“With freedom comes responsibility. For the person who is unwilling to grow up, the person who does not want to carry his own weight, this is a frightening prospect.” Eleanor Roosevelt
I typically see two different perspectives from women in troubled relationships:
- Either they completely blame their partner for all the problems
- They feel like it’s all their fault, and they take responsibility for everything
The women who blame:
It’s not that they’re bad people, it’s just that they’ve really gone through a lot of horrible experiences over the years that have caused a complete disconnect from their spouse.
- What’s interesting is that these are the women who feel most guilty when they’re considering leaving their marriage, when all of a sudden, their spouse does a complete 180 degree turn, and starts to behave like a human being who values his marriage.
The women who take too much responsibility:
These are the women who take responsibility, not just for themselves, but for their husband, their kids, their mother, their peers at work…you get the point. They automatically assume that everything is somehow their fault.
- These are the women who remain stuck the longest in indecision and beat themselves up for wanting better or more for themselves.
We gravitate towards the concepts that are at the opposite ends of the extremes because they’re easy to understand. But health never resides in the extremes; it always resides somewhere in the middle.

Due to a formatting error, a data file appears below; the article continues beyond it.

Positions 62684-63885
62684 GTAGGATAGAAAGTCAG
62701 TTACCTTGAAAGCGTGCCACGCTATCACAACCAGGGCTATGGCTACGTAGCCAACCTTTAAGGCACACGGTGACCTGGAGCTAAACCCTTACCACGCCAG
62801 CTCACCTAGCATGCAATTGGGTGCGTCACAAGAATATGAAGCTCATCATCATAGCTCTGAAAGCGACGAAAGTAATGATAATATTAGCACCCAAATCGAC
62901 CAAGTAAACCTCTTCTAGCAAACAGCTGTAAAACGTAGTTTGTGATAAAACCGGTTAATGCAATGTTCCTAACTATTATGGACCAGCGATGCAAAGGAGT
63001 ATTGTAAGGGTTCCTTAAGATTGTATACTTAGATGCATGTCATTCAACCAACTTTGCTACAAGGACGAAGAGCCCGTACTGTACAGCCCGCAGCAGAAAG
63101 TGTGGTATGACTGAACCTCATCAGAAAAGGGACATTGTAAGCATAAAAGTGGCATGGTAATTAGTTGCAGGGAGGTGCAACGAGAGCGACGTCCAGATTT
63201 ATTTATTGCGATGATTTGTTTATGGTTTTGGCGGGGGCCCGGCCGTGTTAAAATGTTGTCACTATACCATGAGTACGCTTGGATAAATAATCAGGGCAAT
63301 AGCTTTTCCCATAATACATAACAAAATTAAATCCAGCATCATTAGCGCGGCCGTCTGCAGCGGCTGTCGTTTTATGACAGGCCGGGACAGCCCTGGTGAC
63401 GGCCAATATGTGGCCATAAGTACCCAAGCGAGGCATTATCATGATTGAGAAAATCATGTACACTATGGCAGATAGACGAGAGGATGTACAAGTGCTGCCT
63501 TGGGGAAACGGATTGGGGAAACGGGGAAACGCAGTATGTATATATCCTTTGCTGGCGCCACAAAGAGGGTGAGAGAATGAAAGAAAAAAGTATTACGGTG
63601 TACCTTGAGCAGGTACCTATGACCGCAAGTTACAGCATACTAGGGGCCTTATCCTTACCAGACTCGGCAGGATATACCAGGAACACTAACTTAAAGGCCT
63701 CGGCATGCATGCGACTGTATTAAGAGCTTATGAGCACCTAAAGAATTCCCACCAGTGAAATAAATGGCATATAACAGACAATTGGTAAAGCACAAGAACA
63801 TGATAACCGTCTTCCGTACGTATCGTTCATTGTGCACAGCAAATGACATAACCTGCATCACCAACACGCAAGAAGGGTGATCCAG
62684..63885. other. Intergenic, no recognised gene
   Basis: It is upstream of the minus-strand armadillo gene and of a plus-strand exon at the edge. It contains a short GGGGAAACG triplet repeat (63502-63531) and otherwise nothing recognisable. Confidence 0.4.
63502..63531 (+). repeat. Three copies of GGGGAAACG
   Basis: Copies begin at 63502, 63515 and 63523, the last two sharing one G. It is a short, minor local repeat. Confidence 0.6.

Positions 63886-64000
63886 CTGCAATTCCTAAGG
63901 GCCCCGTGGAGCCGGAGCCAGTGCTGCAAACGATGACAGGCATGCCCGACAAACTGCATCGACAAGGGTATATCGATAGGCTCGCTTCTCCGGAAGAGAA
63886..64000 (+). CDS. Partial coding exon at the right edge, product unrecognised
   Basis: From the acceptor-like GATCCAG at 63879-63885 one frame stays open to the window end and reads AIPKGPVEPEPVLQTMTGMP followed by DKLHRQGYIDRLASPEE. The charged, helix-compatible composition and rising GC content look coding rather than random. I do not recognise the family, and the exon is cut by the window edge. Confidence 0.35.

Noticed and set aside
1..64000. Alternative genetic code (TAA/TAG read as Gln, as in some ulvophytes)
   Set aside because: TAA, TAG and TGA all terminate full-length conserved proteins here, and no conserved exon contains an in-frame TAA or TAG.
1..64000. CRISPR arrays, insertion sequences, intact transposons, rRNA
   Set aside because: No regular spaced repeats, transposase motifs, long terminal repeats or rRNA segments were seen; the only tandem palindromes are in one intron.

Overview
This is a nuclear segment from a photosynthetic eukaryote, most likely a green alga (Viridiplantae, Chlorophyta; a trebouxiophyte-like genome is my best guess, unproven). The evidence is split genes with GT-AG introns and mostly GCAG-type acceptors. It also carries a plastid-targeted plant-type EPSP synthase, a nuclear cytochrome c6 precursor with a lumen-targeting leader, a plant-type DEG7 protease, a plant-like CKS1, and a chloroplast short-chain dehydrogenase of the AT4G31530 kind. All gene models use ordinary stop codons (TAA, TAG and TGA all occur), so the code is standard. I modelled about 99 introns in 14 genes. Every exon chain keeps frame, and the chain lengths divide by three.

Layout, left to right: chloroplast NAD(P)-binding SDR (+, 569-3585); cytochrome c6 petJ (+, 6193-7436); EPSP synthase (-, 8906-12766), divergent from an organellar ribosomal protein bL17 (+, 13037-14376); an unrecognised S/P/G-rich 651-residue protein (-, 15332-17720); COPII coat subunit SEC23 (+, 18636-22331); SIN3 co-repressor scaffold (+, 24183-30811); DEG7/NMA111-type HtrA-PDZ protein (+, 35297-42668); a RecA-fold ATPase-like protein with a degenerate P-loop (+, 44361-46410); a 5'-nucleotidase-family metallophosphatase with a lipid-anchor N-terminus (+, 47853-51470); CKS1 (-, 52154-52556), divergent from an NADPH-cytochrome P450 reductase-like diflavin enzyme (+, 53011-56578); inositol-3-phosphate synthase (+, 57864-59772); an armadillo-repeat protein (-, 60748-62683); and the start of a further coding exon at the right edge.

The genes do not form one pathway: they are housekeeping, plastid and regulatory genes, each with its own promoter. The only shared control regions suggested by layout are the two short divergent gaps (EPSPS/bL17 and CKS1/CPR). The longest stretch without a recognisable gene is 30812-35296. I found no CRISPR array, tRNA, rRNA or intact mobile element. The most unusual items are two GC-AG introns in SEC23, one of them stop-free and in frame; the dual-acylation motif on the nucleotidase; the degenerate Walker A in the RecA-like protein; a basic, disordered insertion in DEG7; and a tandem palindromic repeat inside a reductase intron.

Here’s what this means:
Do you have to take responsibility for your part in where this relationship is right now? Yes.
- That’s the healthiest thing for you to do in order to grow beyond where you are today.
- Once you can see how you played a part in how your marriage got to this place, you can create a different kind of relationship in the future – whether that’s with your current partner or some person to be named later.
Do you have to take responsibility for your partner’s role in where this relationship is right now? Nope. Nope. Nope.
- That’s when we are over-taking responsibility.
- It’s a sign of co-dependency because he doesn’t have to function and be held accountable for his choices and actions; he doesn’t have to because he and you both know you will do that for him.
Nothing has changed my life more significantly than learning how to take responsibility for my choices. But because women are natural nurturers and care-takers, they will often over-take responsibility for something that isn’t theirs to carry.
For example, if your spouse has been emotionally and verbally abusing you for years, that abuse is not yours to carry. You might be able to gently see why and how you stayed in that marriage as long as you did – keeping you or your kids safe, financial fears, etc.
But that doesn’t mean you deserved that abuse, and it doesn’t make abuse okay…in any of its forms.
I am a fan of owning your shit because it is the quickest path to feeling more powerful in your own life (plus….it’s just truth).
But I am not a fan of over-taking responsibility, and pretending that you are responsible for someone else’s choices, actions, feelings and behaviors.
Health always resides somewhere in the middle.
Own what’s yours.
Ditch what isn’t.
Need help deciphering where your responsibility ends and your spouses’ begins? Trying to figure out how to move forward (or how to navigate ending the marriage as peacefully and lovingly as possible). I’m right here.